Christchurch – a city built on buried forests?

I have been reading Kenneth B. Cumberland’s 1981 book¬†Landmarks recently. The book, which was published in parallel with a television series of the same name,* is a colourful presentation (both in the literal and metaphorical sense)¬† of Cumberland’s views on New Zealand’s environmental history, supplemented by many photographs and illustrations. Some of the archaeological and palaoecological information is now somewhat outdated (for instance, the dates that humans first settled New Zealand and other radio-carbon dates), but it is nevertheless a highly worthwhile read – Continue reading

Exploring NZ’s environmental history through maps

I feel slightly embarrassed to admit this (and therefore perhaps shouldn’t), but I have only recently discovered the cartographic and other visual delights which lie between the sturdy covers of the New Zealand Historical Atlas, published in 1997.

Of course, I had seen it referenced many times in scholarship on New Zealand’s environmental history, but (and this is where my less than favourable encounters with high-school geography may be revealed), I had imagined a dusty old book of the traditional style maps that only a dyed-in-the-wool geographer or cartographer would get excited about. Continue reading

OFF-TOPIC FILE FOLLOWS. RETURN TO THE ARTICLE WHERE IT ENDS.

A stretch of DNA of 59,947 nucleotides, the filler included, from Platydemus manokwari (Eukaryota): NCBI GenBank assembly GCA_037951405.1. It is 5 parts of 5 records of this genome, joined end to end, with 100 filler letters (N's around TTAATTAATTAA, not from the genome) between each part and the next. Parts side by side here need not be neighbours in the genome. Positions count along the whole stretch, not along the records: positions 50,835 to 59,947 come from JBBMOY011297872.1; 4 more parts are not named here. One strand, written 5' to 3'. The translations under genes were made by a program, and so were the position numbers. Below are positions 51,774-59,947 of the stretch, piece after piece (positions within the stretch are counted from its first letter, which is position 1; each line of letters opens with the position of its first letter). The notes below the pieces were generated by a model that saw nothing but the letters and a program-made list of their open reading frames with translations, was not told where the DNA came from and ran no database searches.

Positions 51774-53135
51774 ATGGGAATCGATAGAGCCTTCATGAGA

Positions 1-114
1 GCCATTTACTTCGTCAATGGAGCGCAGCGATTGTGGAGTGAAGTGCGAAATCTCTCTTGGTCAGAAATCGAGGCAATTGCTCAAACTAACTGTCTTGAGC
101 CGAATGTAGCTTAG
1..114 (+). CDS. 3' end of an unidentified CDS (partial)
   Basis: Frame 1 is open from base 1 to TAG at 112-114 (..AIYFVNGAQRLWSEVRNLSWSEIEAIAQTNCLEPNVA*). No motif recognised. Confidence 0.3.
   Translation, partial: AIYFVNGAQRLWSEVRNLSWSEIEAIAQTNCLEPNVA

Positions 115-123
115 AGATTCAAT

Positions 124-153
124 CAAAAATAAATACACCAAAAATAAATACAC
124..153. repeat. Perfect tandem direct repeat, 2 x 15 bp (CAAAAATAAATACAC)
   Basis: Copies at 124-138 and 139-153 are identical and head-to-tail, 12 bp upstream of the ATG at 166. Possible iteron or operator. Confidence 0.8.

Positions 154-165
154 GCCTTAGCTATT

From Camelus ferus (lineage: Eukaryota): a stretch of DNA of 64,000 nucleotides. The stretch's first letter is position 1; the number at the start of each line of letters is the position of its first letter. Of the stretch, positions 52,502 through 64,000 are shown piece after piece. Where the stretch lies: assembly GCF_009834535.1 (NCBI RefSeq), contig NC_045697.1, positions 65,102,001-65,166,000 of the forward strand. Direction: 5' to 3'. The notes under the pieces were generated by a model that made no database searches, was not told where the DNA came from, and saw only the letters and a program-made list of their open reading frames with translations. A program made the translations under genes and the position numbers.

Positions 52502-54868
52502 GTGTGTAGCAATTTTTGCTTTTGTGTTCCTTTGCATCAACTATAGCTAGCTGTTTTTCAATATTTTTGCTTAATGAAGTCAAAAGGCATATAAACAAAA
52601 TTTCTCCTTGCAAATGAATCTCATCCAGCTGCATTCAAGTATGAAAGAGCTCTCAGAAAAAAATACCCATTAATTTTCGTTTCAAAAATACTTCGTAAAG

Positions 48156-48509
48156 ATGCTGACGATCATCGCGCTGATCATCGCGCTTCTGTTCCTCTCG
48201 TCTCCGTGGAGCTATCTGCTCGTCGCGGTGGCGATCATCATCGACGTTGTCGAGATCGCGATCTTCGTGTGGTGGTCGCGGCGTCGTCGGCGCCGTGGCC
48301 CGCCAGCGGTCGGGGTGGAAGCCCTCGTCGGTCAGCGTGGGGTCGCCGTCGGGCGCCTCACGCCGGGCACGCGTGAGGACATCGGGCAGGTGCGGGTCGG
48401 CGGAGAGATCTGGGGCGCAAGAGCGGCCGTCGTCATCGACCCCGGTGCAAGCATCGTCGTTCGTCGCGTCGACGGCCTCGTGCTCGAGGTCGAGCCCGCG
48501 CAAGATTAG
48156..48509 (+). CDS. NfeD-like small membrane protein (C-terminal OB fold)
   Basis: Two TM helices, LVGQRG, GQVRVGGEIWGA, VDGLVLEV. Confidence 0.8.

Coast: three generations of men on the Rangitikei coast

“Coast” is a novel written by David (Carnegie) Young about three generations of men; their relationships with each other and the wild Rangitikei coast. Strong themes running through the book are ancestry and belonging (and acceptance). The narrative is largely based in the Rangitikei: in the township of Marton and the small beach settlement of Koitiata, near Turakina [click here to view map], spanning from around the turn of the 20th century through to today (or thereabouts).

The Turakina River features prominently in the narrative: as a destructive and unpredictable force which takes life in the dramatic opening scenes of the novel; as a source of food and recreation for Maori and European alike; as an ancestral place for Maori; as a source of historical relics (including shoes of the victims of the Tangiwai train disaster); and, as a dynamic and powerful forger of the landscape. Continue reading